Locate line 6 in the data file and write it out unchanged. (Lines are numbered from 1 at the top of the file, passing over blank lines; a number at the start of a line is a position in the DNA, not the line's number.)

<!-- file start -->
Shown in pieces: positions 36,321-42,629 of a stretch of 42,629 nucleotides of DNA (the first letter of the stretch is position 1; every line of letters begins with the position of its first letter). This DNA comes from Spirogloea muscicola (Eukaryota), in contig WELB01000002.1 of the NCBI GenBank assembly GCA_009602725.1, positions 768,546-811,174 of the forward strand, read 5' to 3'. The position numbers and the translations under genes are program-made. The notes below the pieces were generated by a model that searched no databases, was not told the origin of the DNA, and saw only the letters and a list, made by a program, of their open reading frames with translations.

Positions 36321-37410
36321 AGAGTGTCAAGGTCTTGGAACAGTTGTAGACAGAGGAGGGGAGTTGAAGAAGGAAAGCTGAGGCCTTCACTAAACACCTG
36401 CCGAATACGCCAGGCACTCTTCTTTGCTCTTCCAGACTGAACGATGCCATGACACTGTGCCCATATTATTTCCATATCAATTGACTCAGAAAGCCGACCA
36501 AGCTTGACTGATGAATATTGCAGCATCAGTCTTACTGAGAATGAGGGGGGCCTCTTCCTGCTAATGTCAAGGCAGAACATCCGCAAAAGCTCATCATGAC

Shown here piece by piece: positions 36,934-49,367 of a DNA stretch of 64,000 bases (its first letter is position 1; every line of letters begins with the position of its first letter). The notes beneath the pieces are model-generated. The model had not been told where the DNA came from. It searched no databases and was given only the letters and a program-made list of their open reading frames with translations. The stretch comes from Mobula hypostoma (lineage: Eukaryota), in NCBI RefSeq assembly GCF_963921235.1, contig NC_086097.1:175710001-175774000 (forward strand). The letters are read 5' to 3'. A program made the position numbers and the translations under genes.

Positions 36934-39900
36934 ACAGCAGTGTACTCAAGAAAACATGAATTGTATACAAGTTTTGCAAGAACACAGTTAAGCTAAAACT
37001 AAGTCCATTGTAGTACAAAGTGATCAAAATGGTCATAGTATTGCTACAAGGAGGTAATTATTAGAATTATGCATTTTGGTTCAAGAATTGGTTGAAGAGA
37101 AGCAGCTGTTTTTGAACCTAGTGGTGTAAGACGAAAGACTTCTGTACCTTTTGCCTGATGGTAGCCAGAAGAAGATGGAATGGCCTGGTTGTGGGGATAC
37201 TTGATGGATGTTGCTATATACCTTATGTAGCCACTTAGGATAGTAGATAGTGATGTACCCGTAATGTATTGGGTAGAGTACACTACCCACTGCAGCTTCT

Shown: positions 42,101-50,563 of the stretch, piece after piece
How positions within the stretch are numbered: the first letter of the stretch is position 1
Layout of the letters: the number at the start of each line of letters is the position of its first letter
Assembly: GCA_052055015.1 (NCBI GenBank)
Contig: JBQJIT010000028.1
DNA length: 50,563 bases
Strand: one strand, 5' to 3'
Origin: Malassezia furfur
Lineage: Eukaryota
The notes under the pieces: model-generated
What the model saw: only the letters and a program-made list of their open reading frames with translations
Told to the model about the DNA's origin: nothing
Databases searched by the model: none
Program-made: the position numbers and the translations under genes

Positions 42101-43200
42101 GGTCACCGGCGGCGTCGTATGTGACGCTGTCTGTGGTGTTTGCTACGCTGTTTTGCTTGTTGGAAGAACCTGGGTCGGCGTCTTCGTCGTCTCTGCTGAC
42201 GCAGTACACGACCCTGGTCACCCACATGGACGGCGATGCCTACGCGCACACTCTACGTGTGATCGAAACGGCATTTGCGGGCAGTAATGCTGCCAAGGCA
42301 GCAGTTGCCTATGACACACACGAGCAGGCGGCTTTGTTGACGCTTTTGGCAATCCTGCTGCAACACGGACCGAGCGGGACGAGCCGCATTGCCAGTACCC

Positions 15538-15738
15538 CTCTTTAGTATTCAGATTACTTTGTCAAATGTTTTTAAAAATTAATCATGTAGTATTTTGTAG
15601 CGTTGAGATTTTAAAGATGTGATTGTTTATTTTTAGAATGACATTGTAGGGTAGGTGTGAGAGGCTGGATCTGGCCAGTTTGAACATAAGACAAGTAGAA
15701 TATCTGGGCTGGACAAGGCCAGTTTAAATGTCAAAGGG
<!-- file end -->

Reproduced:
Shown here piece by piece: positions 36,934-49,367 of a DNA stretch of 64,000 bases (its first letter is position 1; every line of letters begins with the position of its first letter). The notes beneath the pieces are model-generated. The model had not been told where the DNA came from. It searched no databases and was given only the letters and a program-made list of their open reading frames with translations. The stretch comes from Mobula hypostoma (lineage: Eukaryota), in NCBI RefSeq assembly GCF_963921235.1, contig NC_086097.1:175710001-175774000 (forward strand). The letters are read 5' to 3'. A program made the position numbers and the translations under genes.